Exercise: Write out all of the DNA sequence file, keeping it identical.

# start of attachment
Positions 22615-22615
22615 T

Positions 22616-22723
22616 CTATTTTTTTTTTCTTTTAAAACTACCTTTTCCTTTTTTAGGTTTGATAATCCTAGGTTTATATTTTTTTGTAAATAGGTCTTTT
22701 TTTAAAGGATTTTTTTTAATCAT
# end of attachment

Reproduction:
Positions 22615-22615
22615 T

Positions 22616-22723
22616 CTATTTTTTTTTTCTTTTAAAACTACCTTTTCCTTTTTTAGGTTTGATAATCCTAGGTTTATATTTTTTTGTAAATAGGTCTTTT
22701 TTTAAAGGATTTTTTTTAATCAT